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NASA needs our help. What should we call the Artemis I test dummy?

Here’s everything you need to know about the ‘moonikin’ name game

SHARE NASA needs our help. What should we call the Artemis I test dummy?
The Jovian moon Ganymede as the Juno spacecraft flies by.

This June 7, 2021, image made available by NASA shows the Jovian moon Ganymede as the Juno spacecraft flies by.

Associated Press

NASA needs your help. The agency’s latest crowdsourcing initiative is deciding the name of the test dummy that will ride along on the Artemis I moon mission. The Artemis I will launch in November, reports CNN.

  • Voting for “Name the Artemis Moonikin Challenge” will take place every other day from June 16 to June 28 in typical competitive bracket style, according to CNN.
  • The test dummy’s official name will be announced on June 29, per CNet.

The long-term goal of NASA’s Artemis program is to send the first woman and the first person of color to the moon, reports CNet.

Why is NASA using a test dummy?

The test dummy — or “moonikin” — traveling on the Artemis I mission will collect data about the vibration and acceleration that a human crew might experience, said CNet. This data will better inform NASA for the Artemis II mission, scheduled for 2023, that will include a human crew.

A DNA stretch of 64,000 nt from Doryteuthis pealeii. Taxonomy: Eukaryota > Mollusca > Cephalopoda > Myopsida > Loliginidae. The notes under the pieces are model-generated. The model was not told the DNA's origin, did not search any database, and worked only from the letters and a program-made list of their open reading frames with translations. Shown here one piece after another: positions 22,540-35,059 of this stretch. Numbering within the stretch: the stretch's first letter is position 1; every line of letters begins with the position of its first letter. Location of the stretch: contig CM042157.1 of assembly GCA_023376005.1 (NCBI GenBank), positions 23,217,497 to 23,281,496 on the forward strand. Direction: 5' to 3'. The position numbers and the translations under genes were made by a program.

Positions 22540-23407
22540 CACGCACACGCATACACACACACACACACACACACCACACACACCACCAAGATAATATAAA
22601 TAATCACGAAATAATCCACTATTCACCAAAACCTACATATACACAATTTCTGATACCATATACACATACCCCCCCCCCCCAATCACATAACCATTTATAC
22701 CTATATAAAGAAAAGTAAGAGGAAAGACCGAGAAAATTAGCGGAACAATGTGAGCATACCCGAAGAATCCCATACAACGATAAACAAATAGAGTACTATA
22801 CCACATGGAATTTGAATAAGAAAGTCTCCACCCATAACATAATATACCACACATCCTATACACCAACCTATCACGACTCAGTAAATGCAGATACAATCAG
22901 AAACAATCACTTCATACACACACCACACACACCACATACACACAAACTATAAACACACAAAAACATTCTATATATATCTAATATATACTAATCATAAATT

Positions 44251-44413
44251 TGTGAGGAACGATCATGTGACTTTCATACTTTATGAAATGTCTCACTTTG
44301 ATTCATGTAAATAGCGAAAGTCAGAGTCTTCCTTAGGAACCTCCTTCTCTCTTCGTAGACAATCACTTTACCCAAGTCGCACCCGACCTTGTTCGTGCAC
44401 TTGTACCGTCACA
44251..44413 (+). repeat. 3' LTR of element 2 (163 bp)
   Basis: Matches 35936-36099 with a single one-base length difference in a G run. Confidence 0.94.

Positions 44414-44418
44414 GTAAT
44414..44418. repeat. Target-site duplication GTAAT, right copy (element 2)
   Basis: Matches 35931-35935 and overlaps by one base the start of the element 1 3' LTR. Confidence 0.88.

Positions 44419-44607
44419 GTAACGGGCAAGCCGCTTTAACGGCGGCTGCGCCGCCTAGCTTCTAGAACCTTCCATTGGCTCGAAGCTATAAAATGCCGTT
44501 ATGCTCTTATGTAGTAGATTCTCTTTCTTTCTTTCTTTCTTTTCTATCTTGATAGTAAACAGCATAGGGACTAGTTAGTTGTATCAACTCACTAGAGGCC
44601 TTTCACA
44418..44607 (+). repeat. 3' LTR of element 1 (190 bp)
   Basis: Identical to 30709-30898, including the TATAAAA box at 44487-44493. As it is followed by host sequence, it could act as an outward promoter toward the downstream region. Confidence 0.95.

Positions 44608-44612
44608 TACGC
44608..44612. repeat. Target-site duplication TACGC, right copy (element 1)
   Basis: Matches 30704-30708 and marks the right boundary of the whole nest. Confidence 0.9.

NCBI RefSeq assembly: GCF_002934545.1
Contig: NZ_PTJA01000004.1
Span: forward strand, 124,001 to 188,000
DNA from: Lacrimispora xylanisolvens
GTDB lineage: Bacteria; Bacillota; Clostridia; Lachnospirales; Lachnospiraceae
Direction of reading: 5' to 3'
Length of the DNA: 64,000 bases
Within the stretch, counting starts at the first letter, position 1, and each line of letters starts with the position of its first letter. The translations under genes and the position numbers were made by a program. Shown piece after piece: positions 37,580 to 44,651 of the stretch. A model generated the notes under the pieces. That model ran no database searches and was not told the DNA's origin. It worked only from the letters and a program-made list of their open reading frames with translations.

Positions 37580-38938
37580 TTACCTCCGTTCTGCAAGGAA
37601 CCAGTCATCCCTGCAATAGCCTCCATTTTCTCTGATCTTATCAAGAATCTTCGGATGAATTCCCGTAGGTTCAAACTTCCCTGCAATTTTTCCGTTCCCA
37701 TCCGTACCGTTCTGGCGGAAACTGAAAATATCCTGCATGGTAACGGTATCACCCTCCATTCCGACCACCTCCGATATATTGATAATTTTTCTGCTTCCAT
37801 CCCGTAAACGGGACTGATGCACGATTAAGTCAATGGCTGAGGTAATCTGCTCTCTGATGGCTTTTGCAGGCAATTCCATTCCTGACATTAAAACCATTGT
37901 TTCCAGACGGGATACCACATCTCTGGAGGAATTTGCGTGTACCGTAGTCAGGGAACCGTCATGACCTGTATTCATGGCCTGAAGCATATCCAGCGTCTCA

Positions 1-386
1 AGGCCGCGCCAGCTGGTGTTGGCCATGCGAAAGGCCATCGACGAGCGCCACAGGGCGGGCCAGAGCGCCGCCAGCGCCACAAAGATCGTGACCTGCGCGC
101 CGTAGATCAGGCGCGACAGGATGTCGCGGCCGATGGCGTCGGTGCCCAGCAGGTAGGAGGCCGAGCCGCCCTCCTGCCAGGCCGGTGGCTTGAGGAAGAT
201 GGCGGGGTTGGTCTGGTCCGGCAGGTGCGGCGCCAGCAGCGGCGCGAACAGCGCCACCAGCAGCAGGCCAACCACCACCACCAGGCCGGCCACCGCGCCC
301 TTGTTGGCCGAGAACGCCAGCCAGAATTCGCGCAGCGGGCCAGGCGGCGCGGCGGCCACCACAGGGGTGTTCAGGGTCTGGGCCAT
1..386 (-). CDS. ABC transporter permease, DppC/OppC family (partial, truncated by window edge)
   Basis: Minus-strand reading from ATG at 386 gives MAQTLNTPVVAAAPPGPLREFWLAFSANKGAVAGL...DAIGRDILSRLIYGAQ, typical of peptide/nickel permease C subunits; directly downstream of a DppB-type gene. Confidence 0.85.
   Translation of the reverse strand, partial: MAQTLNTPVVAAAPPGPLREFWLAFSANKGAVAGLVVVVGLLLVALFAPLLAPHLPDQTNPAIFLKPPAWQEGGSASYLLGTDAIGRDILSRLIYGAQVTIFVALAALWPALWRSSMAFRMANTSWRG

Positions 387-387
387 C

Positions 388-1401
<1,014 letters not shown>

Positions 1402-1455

• The moonikin will test if crews can safely escape their seats and if the seats appropriately mitigate impact to the head and neck, reported CNN.

Two other “phantom” torsos — named Helga and Zohar — will accompany the moonikin and also collect data, per CNN.

What should NASA name the test dummy?

In a news release, NASA listed the top eight names for the public to vote on:

  • ACE: “Straightforward, practical. Stands for Artemis Crew Explorer.”
  • CAMPOS: “Resourceful, problem-solver. A dedication to Arturo Campos, key player in bringing Apollo 13 home.”
  • DELOS: “Nostalgic, romantic. The island where Apollo and Artemis were born, according to Greek myth.”
  • DUHART: “Warm, welcoming. A dedication to Irene Duhart Long, chief medical officer at Kennedy Space Center.”
  • MONTGOMERY: “Pioneer, innovative. A dedication to Julius Montgomery, first African American to work at the Cape Canaveral Air Force station as a technical professional.”
  • RIGEL: “Bright, inspirational. The giant superstar in the Orion constellation.”
  • SHACKLETON: “Secretive, abundant. A crater on the Moon’s south pole and a reference to a famous Antarctic explorer.”
  • WARGO: “Enthusiastic, passionate. A dedication to Michael Wargo, the agency’s first Chief Exploration Scientist.”

In the first round, the name “WARGO” lost to “ACE,” NASA tweeted on June 17. The next round occurs tomorrow.

Vote on Twitter, Facebook or Instagram through @NASAArtemis.

Why is NASA crowdsourcing the moonikin’s name?

“Inviting the public to participate in the naming contests and other challenges is important to bring people along for the journey and inspire the next generation of explorers,” NASA spokesperson Kathryn Hambleton said, via CNN.